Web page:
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Well Survey

Well Image 1

The Society is carrying out historical surveys around the parish which also includes Rainford Junction, Crank and Kings Moss.

A map has been put up in Heritage Centre Inglenook Farm to allow villagers to follow the society’s progress.  The first survey is to plot every one of the old wells and record where they are or where they once provided the village with drinking water long before we had pipes and taps in our houses.

Ray Waring and Peter Lewis are using old Ordinance Survey maps to carry out the project and are able to distinguish between pumped wells, private wells and communal wells.  Each of over 100 wells plotted so far has been given a number and you are able to read something about each one they are finding.

 

Well Image 2

Well Image Thumbnail

Click on the image above to view the wells map.
(This is a large zoomable image and may take a few moments to load)
A key for the map will be published in due course

They have discovered that some wells are not marked on the maps and people are passing on information about them being in houses and out buildings.  Also     uncharted wells have been revealed during building work and when driveways have collapsed under the weight of heavy vehicles.  There is also an incident where a gentleman working in his garden suddenly found his leg dangling down a well.

The map is creating so much interest that the society is appealing for people who have information about a well to let us have the relevant information as soon as possible.

At the end of 2016 research had highlighted 280 wells in the Parish and we were able to put all our findings
into print.

The Society published a book entitled 'Rainfords Wells: A Record and History' and, in order to raise funds, this is now on sale at Society events price £7.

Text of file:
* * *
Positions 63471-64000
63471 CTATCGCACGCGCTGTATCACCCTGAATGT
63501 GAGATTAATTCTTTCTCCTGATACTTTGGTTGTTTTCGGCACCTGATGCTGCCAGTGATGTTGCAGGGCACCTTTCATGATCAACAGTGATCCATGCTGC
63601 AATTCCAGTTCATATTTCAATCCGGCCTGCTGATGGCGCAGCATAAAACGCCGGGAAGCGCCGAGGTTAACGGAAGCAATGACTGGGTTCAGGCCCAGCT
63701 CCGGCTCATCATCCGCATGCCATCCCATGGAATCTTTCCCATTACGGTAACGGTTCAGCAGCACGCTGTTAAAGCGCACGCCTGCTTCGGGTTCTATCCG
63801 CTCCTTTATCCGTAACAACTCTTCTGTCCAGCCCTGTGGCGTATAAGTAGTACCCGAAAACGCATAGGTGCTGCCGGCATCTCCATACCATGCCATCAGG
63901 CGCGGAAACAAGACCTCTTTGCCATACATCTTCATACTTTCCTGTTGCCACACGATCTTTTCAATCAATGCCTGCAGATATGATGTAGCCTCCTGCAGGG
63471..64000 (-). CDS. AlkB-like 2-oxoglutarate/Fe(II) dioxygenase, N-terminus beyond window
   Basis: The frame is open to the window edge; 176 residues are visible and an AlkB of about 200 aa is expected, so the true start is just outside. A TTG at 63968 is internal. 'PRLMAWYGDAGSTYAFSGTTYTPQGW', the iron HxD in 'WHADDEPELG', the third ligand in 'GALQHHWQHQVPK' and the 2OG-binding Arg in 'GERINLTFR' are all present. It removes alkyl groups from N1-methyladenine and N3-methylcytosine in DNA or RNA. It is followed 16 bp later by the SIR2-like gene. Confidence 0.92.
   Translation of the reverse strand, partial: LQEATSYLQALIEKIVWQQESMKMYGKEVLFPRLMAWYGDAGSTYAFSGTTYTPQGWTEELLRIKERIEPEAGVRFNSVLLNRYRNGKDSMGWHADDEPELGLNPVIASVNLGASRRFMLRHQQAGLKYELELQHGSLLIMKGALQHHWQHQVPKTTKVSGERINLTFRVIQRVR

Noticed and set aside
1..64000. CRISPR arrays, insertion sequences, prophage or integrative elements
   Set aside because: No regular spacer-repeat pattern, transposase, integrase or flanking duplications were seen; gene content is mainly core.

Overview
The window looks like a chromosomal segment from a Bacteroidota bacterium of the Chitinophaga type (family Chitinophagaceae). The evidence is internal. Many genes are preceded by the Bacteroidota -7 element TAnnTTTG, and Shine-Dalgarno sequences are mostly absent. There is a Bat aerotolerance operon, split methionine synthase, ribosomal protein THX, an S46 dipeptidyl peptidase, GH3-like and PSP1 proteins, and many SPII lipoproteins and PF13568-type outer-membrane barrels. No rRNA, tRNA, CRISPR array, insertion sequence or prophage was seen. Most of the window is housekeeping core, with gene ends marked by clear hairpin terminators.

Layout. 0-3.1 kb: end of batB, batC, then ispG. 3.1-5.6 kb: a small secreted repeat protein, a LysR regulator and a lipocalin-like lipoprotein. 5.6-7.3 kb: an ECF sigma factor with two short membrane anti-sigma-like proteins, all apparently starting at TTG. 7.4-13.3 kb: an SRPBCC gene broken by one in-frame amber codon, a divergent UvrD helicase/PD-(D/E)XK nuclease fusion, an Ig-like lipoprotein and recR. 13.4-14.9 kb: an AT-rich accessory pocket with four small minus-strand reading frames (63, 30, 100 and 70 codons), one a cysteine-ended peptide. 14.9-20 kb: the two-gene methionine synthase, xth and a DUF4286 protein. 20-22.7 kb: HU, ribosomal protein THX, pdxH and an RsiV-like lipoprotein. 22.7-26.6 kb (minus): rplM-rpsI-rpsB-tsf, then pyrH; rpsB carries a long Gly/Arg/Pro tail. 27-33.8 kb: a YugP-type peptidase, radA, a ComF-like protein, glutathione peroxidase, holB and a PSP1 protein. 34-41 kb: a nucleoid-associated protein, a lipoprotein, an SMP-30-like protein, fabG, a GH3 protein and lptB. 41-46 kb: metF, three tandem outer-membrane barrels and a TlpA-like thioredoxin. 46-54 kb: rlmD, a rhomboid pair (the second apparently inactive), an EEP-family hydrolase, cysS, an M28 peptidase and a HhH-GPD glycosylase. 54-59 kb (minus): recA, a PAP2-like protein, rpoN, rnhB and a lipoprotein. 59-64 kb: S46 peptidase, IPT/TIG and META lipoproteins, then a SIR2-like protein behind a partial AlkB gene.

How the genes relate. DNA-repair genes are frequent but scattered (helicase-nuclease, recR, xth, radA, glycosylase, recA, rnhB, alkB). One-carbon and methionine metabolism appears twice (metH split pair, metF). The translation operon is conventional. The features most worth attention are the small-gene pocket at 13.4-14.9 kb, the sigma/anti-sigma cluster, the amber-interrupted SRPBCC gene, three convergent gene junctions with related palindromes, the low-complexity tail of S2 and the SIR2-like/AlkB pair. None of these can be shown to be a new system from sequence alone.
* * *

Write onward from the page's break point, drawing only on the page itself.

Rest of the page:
Metal Detecting

Metal Detecting Image 1
One of the society's outdoor projects includes an active Metal Detecting Team.

Our main focus of course is the land around the Parish, which not only includes farmland, but very occasionally private gardens and paddocks around the parish generally at the request of the landowner.

When a search is planned all those members on the team are notified and a time and place is arranged prior to the planned search.

Any items that are recovered from the ground are collected at the end of the search various members may take items away for cleaning and research purposes and returned centrally and ultimately for display at our Heritage Centre at Inglenook Farm.

Our displays at the centre and those that we have held at Rainford Library always create a great deal of interest and of course we are adding to them all the time .

Research plays a very important part in this project and full use of the knowledge of local historians is always sought, this produces vital 'clues' which can be extremely valuable when planning a search on some land.

Metal Detecting Image 2

The Detecting Team is open to members who might like to come on board the team. Generally we don't go out in the rain for obvious reasons but we do get caught in it regularly .

If you feel that you would like to help then you need to be a member of course, and enthusiastic and willing to get your hands dirty in the process .You will need a metal detector (see note) and a spade!

Don't forget you will dig up junk most of the time but very occasionally a nice find surfaces, be prepared for backache ! 

Note:
Before you run out and buy a metal detector get some advice on what to get. Give any of the team members a call and they would be more than willing to help.